DRYDEN, N.Y. — Shirley Kinge, wrongfully convicted in connection with high-profile murders in Dryden in 1989, died on Sunday at a hospital in Atlanta, according to her attorney. She was 80.
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Kinge was found guilty of burglary, arson and other charges after the murder of Warren and Dolores Harris and their two children, ages 15 and 11. She spent more than two years behind bars before a state police investigator admitted to falsifying evidence by planting Kinge’s fingerprint on a gasoline can, overturning her conviction.
Kinge’s central role in perhaps the best-known and most controversial criminal case in the history of Tompkins County spurred her move south after her release in 1992, according to Russ Maines, an Ithaca attorney who represented Kinge in civil litigation following her overturned conviction.
Though exonerated of her role in the murder and the arson, Kinge admitted to using the victims’ credit cards. She pleaded guilty to misdemeanors forgery charges.
Kinge’s son, Michael Kinge, was killed in a shoot-out with state police shortly after the murder. Authorities carried a search warrant.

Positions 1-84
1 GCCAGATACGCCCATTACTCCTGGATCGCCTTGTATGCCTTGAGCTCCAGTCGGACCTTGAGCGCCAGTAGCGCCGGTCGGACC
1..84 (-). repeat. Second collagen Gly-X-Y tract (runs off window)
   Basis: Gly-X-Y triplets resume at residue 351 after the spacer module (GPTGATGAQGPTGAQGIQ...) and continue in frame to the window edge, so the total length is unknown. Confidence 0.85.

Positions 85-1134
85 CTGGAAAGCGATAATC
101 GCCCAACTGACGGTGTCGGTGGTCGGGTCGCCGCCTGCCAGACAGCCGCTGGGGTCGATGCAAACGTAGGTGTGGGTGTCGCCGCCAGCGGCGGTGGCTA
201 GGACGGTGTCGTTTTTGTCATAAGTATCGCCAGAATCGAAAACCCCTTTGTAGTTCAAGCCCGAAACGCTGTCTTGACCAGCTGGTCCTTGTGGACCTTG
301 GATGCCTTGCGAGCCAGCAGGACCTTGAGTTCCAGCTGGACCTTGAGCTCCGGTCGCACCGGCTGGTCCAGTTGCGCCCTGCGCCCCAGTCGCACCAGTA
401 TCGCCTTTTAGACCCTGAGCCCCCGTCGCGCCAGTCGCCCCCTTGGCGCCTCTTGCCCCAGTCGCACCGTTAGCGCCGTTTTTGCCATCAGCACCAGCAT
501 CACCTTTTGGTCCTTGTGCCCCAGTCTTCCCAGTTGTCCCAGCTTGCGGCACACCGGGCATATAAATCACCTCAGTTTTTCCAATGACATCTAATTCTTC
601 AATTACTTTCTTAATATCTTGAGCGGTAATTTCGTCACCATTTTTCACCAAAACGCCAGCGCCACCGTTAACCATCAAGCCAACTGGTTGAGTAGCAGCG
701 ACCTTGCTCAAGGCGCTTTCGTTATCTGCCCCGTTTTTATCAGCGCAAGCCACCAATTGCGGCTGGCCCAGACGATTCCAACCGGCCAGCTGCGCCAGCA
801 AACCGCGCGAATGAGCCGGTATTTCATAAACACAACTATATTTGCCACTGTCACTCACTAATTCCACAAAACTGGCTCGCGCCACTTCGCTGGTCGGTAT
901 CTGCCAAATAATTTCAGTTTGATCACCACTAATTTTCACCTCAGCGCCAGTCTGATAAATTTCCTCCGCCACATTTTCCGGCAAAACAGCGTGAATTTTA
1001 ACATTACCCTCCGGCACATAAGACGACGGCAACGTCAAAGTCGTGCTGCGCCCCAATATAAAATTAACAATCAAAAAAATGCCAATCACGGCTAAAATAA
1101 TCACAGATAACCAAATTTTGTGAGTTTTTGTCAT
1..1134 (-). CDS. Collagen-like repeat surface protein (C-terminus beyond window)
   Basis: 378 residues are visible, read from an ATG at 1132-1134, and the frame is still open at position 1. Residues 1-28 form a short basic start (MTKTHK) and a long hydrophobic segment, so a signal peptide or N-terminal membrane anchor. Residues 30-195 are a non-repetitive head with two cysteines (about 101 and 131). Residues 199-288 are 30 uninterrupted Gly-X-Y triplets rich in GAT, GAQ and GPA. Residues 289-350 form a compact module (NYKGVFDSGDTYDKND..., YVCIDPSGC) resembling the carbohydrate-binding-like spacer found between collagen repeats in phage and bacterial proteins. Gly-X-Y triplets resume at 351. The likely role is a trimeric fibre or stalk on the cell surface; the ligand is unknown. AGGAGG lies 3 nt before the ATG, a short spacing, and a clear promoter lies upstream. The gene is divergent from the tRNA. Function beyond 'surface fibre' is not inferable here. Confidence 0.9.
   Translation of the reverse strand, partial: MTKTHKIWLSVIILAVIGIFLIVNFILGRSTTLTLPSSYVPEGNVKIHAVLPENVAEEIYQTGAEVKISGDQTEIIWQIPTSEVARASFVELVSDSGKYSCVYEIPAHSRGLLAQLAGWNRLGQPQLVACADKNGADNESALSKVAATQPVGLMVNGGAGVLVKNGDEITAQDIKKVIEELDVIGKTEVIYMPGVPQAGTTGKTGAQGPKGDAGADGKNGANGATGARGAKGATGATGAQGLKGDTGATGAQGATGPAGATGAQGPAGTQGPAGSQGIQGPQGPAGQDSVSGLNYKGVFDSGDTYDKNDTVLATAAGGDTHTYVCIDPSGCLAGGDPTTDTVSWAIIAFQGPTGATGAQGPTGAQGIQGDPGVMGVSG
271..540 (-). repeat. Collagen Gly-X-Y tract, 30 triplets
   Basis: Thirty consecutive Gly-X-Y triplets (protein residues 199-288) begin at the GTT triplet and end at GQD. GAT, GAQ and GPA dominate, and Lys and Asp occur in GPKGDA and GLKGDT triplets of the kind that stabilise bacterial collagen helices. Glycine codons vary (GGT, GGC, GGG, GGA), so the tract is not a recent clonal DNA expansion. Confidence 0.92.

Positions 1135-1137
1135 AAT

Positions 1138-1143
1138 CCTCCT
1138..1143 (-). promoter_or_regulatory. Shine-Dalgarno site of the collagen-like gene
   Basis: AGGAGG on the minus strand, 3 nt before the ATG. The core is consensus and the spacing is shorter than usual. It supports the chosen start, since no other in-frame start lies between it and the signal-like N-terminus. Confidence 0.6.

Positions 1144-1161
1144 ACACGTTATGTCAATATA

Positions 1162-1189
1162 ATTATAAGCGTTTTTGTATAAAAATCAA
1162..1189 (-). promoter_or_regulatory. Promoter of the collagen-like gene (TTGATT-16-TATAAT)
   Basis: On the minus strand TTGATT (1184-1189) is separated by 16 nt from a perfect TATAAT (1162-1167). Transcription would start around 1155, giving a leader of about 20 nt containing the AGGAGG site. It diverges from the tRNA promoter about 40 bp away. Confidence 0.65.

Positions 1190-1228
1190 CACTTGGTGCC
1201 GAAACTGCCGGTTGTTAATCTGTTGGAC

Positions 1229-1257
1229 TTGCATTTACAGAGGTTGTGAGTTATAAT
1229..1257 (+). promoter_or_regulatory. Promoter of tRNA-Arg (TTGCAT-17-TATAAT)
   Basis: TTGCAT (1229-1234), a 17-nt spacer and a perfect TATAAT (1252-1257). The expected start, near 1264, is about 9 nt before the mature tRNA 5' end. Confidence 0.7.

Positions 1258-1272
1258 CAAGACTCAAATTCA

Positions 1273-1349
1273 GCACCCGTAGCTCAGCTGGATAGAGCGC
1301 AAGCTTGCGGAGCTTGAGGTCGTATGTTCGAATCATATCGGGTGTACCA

Shirley Kinge was convicted by a jury after a trial in November 1990.
In 1992, State Police Trooper David Harding pleaded guilty to perjury and admitted planting evidence in Kinge’s and other cases, according to the National Registry of Exonerations. Harding, who had revealed his misconduct in a job interview with the Central Intelligence Agency, was sentenced to 4 ½ years in prison.
That revelation touched off a widening inquiry into systematic abuses of Troop C at the New York State Police, leading to the convictions of several senior police officials.
In 2009, Kinge was awarded $250,000 in damages by a state court for the “reprehensible conduct” she suffered at the hands of state police, according to The Syracuse Post-Standard.
The judge at the time said in his ruling that Kinge “has not come into this Court with ‘clean hands’ given her admitted use of the credit card belonging to one of the victims after the quadruple murder,” the Post-Standard reported at the time.
Maines, the Ithaca attorney who first covered the Harris trial as a crime reporter for The Ithaca Journal, said that Kinge always recognized she had made a mistake.
“She was as hard on herself as she was on others and as others were on her,” said Maines. “What she would tell you is that what she did was stupid.”
Still, Maines said that he came to appreciate Kinge as a friend and a good person who had been put under extreme duress by a violent son.
“She wouldn’t want to be remembered for anything other than being a private, humble and decent person. And that’s precisely what she was,” Maines said.
Maines said he learned of Kinge’s death in a phone call with Kinge’s daughter on Monday morning. Maines said he wasn’t sure of the cause of death.
“Shirley was a tough old girl,” Maines said. “I thought she had a few more years in her. But she was tired.”
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